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usa made ammo for leo 2e and leo 2a6


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can they use usa made ammo like the m829a3,kew-a1,kew-a2  in real life ?
And if they are able to use those ammo will at some point we be able to select those munition in the mission editor .

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The guns (and munitions) are supposed to be interchangeable.

So, for emergency use, I have no doubt that it would work.

 

In practice each ammunition type typically undergoes a certification process which is somewhat costly, and is therefore not always attempted. Case in point, the Swedish HE-T round, which is a converted mortar shell. Sweden decided to skip the certification process to save money. As it turned out, the mortar shells were about .01mm too big in diameter, and subsequent firings scraped off the protective chromium coating of the tube interiors; the overall damage was, of course, massively higher than the costs of a certification process which would have revealed the problem early on (and if not, would have made it a problem of KMW and Rheinmetall which, of course refused to take responsibility in this case).

That at least was the story as related to me. I cannot vouch that it's true in every detail. But it should help to illustrate that (and why) there are these certification trials even though supposedly everything's "manufactured to the same standards". Denmark, before adopting the M1028, performed such certification processes.

 

Another problem is the question of ballistic parameter sets in the fire control computer. In the M1 the firing data are simply flashed into memory. In the Leopard 2 each firing table is, in fact, a specific circuit board that needs to be physically inserted into the computer, and you can insert only what's available of course. All the APFSDS rounds have such a flat trajectory these days that, in an emergency, you wouldn't care. With slower rounds, the differences can be substantial. Either you need to equip the crews with a 'translation rule' like "if the lased range is 2,500m, set the range manually to 3,400" or "when firing 'b', subtract a third of the range", or you wait until the new circuit board becomes available. It's a legacy of the 1970s, like brown cord pants, and floral wall papers in mad orange.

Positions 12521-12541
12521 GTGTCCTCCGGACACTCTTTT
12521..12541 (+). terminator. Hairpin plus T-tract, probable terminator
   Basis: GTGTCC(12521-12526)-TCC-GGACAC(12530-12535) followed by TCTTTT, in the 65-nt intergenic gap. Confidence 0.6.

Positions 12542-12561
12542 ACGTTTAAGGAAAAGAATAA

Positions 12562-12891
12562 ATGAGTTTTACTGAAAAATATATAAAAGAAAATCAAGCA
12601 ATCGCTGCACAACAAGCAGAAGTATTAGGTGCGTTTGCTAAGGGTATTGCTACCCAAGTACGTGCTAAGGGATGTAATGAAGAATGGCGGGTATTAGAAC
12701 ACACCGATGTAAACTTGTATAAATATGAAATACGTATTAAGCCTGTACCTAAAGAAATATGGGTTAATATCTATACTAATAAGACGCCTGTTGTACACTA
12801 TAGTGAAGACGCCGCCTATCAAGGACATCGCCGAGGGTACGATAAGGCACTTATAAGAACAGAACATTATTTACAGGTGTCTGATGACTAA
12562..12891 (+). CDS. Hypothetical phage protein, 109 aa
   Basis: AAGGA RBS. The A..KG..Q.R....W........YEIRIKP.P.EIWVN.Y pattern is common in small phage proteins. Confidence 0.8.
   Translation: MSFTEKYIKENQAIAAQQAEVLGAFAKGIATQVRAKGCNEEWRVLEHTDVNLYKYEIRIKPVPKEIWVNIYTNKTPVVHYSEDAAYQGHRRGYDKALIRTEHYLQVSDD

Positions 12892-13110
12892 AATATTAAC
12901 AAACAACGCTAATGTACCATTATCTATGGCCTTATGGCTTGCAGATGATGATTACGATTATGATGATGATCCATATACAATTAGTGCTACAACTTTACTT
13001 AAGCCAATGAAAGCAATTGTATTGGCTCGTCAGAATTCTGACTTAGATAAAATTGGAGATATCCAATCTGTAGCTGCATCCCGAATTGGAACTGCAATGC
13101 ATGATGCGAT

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That's a little surprising to me that they didn't catch the diameter problem, even without a full on certification process...But then again the whole converted mortar round thing...Eh...

 

Small arms ammunition has been pretty well standardized for a long time, wouldn't it make sense to do the same with other larger ammunition?

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"The beauty of standards is that there are so many of them", someone once said to me.

And in all fairness, as far as artillery munitions and tank cannons are concerned, that largely seems to be the case. Most 105mm ammo is exchangeable, so are 155mm artillery shells, mortar rounds etc.

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54 minutes ago, Maj.Hans said:

That's a little surprising to me that they didn't catch the diameter problem, even without a full on certification process...But then again the whole converted mortar round thing...Eh...

 

Small arms ammunition has been pretty well standardized for a long time, wouldn't it make sense to do the same with other larger ammunition?

Even with small arms it is not easy. The are a lot of different production methods and variations in load that you must have a look into. So some small arms ammo will not match the ballistics of your sights, have a larger CEP or outright will damage your gun in the long term.

 

For example, FMJ rounds made to german army spec, will usually have a rather thin tombak jacket, and a steel-jacket underneeth...this may cause issues with mny civilian guns or mil. guns of other nations

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On 9/10/2021 at 2:11 AM, Grenny said:

Even with small arms it is not easy. The are a lot of different production methods and variations in load that you must have a look into. So some small arms ammo will not match the ballistics of your sights, have a larger CEP or outright will damage your gun in the long term.